The Sixers (39-35) visited the Toronto Raptors (23-50) on Sunday. Philadelphia wanted to snap a three-game losing streak. Toronto wanted to put an end to a 12-game skid. The Sixers set a new franchise record in threes made to earn a wire-to-wire win over the Raptors, 135-120.

Before we get to what I saw, some notes.

Contextual Notes

The Sixers were without the services of Joel Embiid, who is recovering from a procedure to address a meniscus injury in his left knee. Tyrese Maxey missed the game with left hip tightness.

De'Anthony Melton remained out with bone stress in his lumbar spine. As did Robert Covington, who has a bone bruise in his left knee.

Terq Smith is on a two-way G League assignment with the Delaware Blue Coats and was not available.

Nick Nurse started Kyle Lowry, Cam Payne, Kelly Oubre Jr., Tobias Harris, and Mo Bamba.

The Raptors were without the services of Scottie Barnes, who has a fractured fifth metacarpal in his left hand.

Immanuel Quickley and RJ Barrett are conditioning for returns to competition and were not available.

Jakob Poeltl has a torn ligament in the fifth finger in his left hand and was out. Ochai Agbaji has a right hip contusion and was not available. Chris Boucher has a partial MCL tear in his right knee and was out.

Jontay Porter missed the game due to personal reasons. DJ Carton has a sprained right ankle and was out.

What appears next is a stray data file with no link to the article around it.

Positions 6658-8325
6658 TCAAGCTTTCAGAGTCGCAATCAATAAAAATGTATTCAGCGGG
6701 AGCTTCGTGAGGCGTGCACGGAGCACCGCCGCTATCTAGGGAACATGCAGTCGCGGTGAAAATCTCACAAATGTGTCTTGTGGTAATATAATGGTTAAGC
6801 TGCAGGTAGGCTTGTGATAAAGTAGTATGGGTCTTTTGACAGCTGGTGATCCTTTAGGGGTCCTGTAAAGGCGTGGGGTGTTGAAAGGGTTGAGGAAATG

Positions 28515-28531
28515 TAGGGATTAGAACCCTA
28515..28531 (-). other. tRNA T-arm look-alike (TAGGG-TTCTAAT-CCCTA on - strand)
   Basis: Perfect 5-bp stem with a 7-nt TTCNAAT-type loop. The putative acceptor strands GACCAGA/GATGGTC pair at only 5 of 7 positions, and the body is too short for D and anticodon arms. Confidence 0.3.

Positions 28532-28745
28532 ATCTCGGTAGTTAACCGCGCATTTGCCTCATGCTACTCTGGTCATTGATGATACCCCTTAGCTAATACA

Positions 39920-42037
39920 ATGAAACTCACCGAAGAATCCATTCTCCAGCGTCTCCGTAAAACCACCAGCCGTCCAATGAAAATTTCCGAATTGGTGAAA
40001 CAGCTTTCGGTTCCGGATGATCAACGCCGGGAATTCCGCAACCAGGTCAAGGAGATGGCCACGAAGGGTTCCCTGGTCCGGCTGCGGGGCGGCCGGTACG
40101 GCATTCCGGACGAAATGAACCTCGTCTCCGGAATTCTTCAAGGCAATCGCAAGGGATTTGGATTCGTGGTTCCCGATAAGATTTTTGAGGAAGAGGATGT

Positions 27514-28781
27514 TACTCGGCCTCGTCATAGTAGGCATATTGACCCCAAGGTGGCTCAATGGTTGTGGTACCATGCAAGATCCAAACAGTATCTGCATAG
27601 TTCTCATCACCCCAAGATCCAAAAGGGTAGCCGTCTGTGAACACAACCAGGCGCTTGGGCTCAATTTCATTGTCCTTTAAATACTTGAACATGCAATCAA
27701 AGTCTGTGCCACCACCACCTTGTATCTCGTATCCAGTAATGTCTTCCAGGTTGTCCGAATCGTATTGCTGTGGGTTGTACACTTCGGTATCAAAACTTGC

Darko Rajakovic started Javon Freeman-Liberty, Gary Trent Jr., Gradey Dick, Bruce Brown, and Kelly Olynyk.


- Once it was determined that Maxey would join Embiid and the other Sixers on the shelf for this game, I thought the best way to win would be to catch a heater from three and put Toronto on the ropes early. The Sixers got some shooting luck, but largely delivered on great shot quality because the Raptors' defense stunk.

Toronto didn't have any urgency in picking up assignments in transition, Lowry pulling up for an early triple above the break and Oubre setting his feet for a pair of catch-and-shoot threes in each corner in the first quarter.

The Sixers also executed well against poor screen communication from the home team. Payne stepped into an open three after clearing a screen on the right wing because his man and the screen defender didn't communicate the coverage, punishing drop coverage for an easy three points. Buddy Hield got on the board with an open three at the top of the key because the Raptors didn't communicate well in coverage against a simple ghost screen.

Philadelphia shot 12-for-22 from deep in the first half, almost matching their own efficiency on twos (14-for-26).

- Saying it was just shooting luck or executing on open looks against bad defense sells the Sixers short a bit. They were attentive to how the Raptors defended ball screens and exploited it. Philadelphia made a point to not touch the ball defender, instead slipping picks because the screen defender was not in position to guard the roll.

Screeners were rolling into open space after slipping the action, unlocking new options if the ball-handler delivered the pass because Toronto had to make rotations to cover up the runway the roller had to the basket.